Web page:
The Fundamentals of 5S

I coached high school basketball for 4 years.  A significant learning from this experience was the importance of the basics, or the fundamentals.  We won a lot of games because we rebounded better, passed better and had fewer turnovers than the other teams we played.  Every day in practice we worked on the fundamentals of blocking out to improve our rebounding, the fundamentals of passing to get scoring opportunities, the fundamentals of  how to avoid dribbling so that we could overcome trapping defenses.  Because we did the little things right, the bigger things fell into place.

Manufacturing has the same relationship with fundamentals.  Focusing on how we do things will reveal fundamental opportunities.  The idea is to eliminate self-inflected waste. Remember that even though we face competition from competitors who have lower labor costs, our strength is in our innovation and smarts.

  • How much time do you and your direct reports spend doing things that do not directly build or ship units?  By eliminating or reducing these activities we reduce cycle time and cost.  This is not about working harder, it’s about working smarter.
  • Do you know what you need to produce today to be successful?  If you don’t, it’s like driving with your eyes closed.  You are unlikely to reach your desired destination.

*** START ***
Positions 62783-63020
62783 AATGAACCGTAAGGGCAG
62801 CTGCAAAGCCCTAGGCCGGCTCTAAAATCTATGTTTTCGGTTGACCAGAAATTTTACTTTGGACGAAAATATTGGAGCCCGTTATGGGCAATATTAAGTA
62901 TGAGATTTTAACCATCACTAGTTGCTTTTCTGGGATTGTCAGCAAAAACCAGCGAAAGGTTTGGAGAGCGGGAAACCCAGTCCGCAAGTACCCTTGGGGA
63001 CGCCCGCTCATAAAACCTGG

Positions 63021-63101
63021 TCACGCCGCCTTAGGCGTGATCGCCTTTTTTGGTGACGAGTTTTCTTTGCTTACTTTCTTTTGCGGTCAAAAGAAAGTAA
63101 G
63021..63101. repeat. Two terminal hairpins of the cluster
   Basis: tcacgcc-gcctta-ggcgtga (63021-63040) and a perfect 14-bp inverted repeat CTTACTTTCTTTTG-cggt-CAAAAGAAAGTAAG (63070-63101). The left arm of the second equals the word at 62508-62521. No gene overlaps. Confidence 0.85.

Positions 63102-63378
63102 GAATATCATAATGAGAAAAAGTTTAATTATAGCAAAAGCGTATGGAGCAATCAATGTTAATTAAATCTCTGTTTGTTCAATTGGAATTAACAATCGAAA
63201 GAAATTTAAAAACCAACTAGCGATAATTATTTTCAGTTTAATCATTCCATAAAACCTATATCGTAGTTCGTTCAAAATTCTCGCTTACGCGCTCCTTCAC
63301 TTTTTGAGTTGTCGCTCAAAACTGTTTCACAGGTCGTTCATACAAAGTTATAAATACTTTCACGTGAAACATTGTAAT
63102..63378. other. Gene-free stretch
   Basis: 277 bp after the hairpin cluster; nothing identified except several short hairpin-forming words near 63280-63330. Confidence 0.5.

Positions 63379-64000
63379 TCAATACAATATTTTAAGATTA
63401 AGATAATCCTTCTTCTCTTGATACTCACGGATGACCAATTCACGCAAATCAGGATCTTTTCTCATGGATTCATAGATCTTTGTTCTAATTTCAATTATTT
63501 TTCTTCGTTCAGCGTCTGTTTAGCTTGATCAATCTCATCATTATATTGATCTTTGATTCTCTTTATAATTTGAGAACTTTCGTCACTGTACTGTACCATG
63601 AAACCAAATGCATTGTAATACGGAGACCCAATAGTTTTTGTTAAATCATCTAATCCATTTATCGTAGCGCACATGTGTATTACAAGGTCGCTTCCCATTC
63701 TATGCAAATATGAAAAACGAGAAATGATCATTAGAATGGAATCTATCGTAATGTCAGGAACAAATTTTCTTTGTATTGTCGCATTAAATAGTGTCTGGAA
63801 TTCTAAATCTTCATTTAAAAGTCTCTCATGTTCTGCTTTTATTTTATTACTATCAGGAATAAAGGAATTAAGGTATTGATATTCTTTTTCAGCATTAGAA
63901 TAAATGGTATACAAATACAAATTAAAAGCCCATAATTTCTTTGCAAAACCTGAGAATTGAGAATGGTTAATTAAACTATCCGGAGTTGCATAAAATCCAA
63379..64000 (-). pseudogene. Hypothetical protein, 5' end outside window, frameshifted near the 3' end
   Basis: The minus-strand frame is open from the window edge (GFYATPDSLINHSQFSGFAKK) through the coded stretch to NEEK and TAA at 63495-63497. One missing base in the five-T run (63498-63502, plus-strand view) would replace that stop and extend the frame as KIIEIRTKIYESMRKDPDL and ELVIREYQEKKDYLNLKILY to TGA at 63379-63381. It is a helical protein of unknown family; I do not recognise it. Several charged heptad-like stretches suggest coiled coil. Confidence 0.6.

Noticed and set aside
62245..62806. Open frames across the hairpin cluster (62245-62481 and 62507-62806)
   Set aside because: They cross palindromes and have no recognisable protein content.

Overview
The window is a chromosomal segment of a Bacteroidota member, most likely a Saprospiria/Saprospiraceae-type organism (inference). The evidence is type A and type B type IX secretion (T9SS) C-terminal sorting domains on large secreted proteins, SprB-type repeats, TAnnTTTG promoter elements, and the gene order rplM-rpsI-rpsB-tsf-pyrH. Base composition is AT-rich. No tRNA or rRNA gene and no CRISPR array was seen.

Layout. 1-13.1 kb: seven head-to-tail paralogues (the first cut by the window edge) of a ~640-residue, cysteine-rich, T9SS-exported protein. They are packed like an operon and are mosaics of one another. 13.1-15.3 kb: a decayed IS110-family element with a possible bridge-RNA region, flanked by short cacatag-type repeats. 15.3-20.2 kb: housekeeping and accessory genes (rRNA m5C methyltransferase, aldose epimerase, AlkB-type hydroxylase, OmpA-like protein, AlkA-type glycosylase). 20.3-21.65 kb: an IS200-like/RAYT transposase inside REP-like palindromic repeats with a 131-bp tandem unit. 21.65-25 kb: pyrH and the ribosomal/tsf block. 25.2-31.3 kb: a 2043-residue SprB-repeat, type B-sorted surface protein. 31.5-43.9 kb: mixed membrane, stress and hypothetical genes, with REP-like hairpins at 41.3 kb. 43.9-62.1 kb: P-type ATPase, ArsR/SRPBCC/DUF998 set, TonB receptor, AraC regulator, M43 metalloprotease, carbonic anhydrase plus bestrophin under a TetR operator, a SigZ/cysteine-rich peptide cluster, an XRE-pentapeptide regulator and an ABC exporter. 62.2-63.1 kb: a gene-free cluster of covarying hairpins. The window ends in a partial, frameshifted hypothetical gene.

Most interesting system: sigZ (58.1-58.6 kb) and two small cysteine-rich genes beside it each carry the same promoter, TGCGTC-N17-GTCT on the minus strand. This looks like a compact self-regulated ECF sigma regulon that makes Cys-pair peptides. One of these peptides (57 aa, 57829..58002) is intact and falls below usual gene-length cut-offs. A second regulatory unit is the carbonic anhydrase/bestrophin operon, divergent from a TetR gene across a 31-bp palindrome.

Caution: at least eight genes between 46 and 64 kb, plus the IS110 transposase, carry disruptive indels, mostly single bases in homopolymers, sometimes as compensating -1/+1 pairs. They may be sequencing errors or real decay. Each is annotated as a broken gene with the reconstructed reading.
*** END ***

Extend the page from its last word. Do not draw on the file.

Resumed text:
• Have you ever been faced with dirt, waste, or ill prepared tools that you yourself left in the way rather than deal with at the time?  It is one thing to be angry because someone else did this to you, but doing it to yourself…
  • Failure to take responsibility.  Leaving a workspace in a less than desirable state for the next user.  I know that you don’t like it when it happens to you, so don’t do it to someone else.
  • Are you satisfied with your efficiency and effectiveness?  Satisfied people do not improve and grow, and are soon left behind.  Do you want to be left behind?

Think on this.  Excellent execution on the basics and fundamentals will lead to excellent performance overall.  My father told me over and over again to never let anyone out work me, or produce better results than me.  That advice has served me well.  I offer it to you.